It has been noted previously that easily alignable eukaryotic mRNAs are over-represented for multi-subunit complexes [63] due to increased sequence conservation. In terms of trends, we find that as the complexity of the complex increases, the mean dN/dS ratio of human genes of associated constituent proteins tends to decrease suggesting that complex complexity negatively correlates with purifying selective pressure on genes (Figure 3D). The trend is not extremely strong but such a trend was not observed with random complexes (Figure 3C; [Additional file 8]). In particular, complexes with more than 15 proteins and mean dN/dS ratios below 0.07 are absent in our random complex set. For example, the 20 genes from the PA700 proteosome regulator complex [CORUM:32] have a mean dN/dS ratio of 0.03 but such complexes are not likely generated randomly (Random model 1: P < 0.05). A contributing reason can be derived by examining the distribution of dN/dS ratios. The distribution of human-mouse dN/dS ratios is skewed towards small values considering all known human genes with over 40% of the values < 0.1 (Figure 3A). The distribution of dN/dS ratios associated with our sample of annotated complexes (Figure 3B) is likewise skewed with 60% of the values < 0.1. In both cases, the mean dN/dS ratio is close to ~0.1. As more randomly-selected proteins are added to form random complexes, the mean dN/dS ratio for genes associated with the complexes tends to stabilize also at 0.1. Thus, highly complex complexes with mean dN/dS ratios substantially below 0.1 are rarely generated randomly.

Knowing that many proteins belong to more than one complex, we also asked how this fact was related to selective pressure. We find that as the number of complexes a protein participates in increases, the dN/dS ratio of corresponding genes also tends to decrease (Figure 3F), suggesting that complex participation also correlates negatively with the dN/dS ratio. This trend is not observed when complexes were generated randomly by picking proteins with replacement (Figure 3E). From such randomly generated complexes, proteins participating in more than 10 complexes rarely occur, but they are clearly present in our annotated data. Binned average plots of Figures 3D and 3F appear in the additional files [see Additional file 9].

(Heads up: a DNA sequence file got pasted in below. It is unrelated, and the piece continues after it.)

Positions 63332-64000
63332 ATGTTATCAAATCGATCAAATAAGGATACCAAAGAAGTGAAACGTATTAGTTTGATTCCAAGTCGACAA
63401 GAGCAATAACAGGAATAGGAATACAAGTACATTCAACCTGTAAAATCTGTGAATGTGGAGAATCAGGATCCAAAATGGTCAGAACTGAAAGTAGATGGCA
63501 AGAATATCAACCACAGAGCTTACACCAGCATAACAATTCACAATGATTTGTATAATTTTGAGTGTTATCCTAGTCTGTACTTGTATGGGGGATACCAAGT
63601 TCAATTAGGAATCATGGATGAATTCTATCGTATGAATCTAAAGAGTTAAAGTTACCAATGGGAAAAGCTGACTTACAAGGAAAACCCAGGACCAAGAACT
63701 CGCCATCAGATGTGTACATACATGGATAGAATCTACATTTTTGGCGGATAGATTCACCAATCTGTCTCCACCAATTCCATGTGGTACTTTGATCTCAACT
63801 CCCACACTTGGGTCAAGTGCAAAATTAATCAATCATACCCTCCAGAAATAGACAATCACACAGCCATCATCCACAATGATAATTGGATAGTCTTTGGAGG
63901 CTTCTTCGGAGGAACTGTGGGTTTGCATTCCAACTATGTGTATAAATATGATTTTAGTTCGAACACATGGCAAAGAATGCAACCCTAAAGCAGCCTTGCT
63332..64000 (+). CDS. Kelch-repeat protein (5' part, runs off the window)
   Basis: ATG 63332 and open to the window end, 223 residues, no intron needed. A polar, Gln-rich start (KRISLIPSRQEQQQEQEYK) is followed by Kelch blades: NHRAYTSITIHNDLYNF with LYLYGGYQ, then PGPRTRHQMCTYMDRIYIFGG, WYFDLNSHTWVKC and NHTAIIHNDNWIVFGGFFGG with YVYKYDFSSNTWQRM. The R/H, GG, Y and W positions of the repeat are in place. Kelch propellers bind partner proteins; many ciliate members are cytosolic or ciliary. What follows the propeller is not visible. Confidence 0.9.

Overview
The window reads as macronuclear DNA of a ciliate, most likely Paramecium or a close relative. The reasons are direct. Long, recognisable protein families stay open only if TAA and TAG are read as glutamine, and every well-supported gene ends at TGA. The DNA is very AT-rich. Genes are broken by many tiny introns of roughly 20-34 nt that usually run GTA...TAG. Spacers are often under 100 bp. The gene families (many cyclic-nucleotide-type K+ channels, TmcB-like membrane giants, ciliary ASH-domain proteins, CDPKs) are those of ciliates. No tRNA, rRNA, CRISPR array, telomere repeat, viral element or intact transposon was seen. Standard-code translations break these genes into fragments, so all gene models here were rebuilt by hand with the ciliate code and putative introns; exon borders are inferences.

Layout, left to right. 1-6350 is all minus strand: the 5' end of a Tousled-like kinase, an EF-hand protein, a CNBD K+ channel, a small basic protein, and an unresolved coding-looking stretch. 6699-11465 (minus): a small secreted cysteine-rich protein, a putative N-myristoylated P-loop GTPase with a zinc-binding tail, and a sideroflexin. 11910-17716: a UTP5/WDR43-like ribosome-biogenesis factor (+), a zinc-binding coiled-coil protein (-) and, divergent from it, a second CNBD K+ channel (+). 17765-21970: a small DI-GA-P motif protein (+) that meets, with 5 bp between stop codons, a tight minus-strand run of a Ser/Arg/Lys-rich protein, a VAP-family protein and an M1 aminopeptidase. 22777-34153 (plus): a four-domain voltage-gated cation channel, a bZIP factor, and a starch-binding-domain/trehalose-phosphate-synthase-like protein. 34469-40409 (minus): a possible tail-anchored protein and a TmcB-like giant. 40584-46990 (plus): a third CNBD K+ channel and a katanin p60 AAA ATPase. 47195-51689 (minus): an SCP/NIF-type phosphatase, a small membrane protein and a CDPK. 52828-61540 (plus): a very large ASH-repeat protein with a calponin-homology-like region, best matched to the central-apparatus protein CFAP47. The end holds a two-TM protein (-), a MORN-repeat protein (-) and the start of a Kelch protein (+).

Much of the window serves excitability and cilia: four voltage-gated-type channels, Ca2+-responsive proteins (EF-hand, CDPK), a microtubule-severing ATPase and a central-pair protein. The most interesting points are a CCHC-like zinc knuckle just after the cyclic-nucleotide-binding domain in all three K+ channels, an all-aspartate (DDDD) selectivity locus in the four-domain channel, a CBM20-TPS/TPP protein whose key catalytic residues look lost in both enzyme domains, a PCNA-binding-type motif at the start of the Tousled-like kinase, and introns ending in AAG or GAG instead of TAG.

Because such results could potentially be sensitive to the ortholog pairs compared, the quality of the gene models, and peculiarities of human/mouse evolution, we also repeated such analyses using a variety of other mammals [see Additional file 10]. For human-dog, human-chimp and human-rat orthologs, we observed similar trends although in the closely related human-chimp case in which complex complexity was plotted against mean dN/dS, the trend was not statistically significant. We also had similar observations with yeast complexes using S. cerevisiaeS. mikatae, S. cerevisiaeS. paradoxus orthologs. We did not observe such trends from dN/dS ratios derived from the more distant pairing of S. cerevisiaeS. castellii orthologs (data not shown). For both mammalian and yeast complexes, the trends appear to be conserved using dN/dS ratios generated from a variety of ortholog-pairs with some exceptions.

Related to dN/dS ratios is the gene conservation of orthologs of the proteins in complexes. Compared to dN/dS ratios, statistically significant differences in gene conservation are even more difficult to detect in closely related genomes. However, over large evolutionary distances we noticed that highly complex complexes tend to have conserved their subunits. For example, between yeast and human, yeast complexes with more than 60 subunits had more than 80% of their subunits also encoded in human. This was not observed in random complexes [Additional file 11]. Yeast complex proteins conserved in human also participated in a significantly higher number of complexes than those without a human ortholog (mean ± standard deviation/median complex participation of 8.0 ± 6.8/6.0 vs. 4.2 ± 4.3/3.0; MW, KS-test: P < 10-70). A significant difference in complex participation was not observed for model 1 randomly generated complexes. These results concerning dN/dS ratios and gene conservation portrays similar relationships between gene evolution, complex complexity and participation at different time and constraint scales.